Acer pensylvanicum L.
Coefficient of Conservatism: 5
Coefficient of Wetness: 3
Wetness Index: FACU
Physiognomy: Nt Tree

Acer pensylvanicum B. S. Walters

Rich deciduous forests, conifer-hardwoods, sandy forested bluffs, occasionally in cedar swamps. The westernmost point in the range of this species (which occurs east to Gaspe and south in the Appalachians) is apparently in hardwood forest of the Huron Mountains in northeastern Baraga Co., except for a 1976 collection without habitat but said to be from “one mile east of Eagle River, Keweenaw Co.” It thrives especially well close to the Great Lakes and is less common inland.

A tall shrub or small tree, this species has a trunk rarely over 20 cm in diameter, although trees as large as 35 cm occur in the Huron Mountains. The bark of all but old trunks is a beautiful smooth green, striped with pale green or almost white lines. The distinctive leaf blades have three acuminate tips and are otherwise sharply and finely doubly serrate, often as wide as 15 cm or more; they turn a bright clear yellow in the fall.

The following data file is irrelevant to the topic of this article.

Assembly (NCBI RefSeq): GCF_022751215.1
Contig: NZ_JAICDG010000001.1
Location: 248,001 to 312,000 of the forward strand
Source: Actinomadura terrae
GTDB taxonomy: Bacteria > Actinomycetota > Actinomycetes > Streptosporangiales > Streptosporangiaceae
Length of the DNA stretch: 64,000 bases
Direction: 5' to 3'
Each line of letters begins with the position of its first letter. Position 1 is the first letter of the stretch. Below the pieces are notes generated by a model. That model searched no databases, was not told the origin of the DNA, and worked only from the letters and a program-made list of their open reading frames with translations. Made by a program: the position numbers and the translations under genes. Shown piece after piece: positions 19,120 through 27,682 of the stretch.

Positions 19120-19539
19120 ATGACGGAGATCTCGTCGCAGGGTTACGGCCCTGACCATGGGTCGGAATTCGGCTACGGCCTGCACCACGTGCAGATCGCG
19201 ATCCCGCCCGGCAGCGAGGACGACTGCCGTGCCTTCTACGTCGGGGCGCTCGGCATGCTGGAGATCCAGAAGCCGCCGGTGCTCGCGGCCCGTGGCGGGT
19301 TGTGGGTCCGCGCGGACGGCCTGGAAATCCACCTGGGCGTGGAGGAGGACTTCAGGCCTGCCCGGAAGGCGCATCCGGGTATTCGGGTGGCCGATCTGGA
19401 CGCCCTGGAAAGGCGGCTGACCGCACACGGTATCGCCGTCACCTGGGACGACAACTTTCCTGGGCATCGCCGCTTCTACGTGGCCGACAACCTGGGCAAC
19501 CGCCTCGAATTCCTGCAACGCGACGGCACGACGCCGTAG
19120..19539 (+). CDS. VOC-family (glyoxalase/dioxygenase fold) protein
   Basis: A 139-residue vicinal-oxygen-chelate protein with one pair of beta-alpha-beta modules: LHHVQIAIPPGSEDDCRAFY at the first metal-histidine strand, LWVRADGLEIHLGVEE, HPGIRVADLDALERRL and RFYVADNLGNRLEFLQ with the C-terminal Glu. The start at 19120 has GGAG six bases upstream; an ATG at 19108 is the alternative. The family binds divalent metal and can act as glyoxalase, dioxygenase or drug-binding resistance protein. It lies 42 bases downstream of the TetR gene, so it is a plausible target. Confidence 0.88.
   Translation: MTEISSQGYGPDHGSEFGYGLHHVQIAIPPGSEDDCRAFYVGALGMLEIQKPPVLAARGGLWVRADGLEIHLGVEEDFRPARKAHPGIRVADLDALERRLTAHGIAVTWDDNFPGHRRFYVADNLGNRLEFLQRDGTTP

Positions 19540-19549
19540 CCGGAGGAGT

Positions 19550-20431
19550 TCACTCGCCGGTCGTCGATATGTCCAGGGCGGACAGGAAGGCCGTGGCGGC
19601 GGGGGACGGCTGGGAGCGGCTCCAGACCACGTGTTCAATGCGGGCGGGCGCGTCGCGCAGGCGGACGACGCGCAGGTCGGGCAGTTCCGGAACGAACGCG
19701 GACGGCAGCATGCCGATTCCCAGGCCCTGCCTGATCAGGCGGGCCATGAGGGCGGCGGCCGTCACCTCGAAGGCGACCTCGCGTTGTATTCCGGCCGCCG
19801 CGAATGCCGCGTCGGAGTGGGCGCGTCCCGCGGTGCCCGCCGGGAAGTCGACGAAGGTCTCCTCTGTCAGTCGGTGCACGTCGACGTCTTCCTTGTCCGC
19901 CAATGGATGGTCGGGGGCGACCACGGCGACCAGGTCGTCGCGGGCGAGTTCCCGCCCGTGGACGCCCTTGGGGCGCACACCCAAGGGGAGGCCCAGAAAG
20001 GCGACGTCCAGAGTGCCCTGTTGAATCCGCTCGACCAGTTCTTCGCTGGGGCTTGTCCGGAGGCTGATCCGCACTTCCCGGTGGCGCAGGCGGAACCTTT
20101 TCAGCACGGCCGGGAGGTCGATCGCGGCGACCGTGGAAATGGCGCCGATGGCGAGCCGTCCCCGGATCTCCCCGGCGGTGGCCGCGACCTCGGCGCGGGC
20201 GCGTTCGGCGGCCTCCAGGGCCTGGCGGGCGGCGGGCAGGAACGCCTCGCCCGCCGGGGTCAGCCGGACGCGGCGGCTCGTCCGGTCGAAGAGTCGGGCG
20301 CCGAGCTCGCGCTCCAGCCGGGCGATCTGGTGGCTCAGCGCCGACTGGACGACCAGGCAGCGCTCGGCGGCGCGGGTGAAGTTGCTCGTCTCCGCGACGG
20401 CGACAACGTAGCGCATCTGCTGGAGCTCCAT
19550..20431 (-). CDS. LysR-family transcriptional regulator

Alcona County
Alger County
Alpena County
Antrim County
Baraga County
Benzie County
Charlevoix County
    Including Beaver Island
Cheboygan County
Chippewa County
    Including Drummond Island
Delta County
Emmet County
Keweenaw County
Leelanau County
    Including Fox Islands
    Including Manitou Islands
Luce County
Mackinac County
    Including Bois Blanc, Mackinac, Round Islands
Marquette County
Montmorency County
Muskegon County
Presque Isle County


MICHIGAN FLORA ONLINE. A. A. Reznicek, E. G. Voss, & B. S. Walters. February 2011. University of Michigan. Web. September 28, 2021.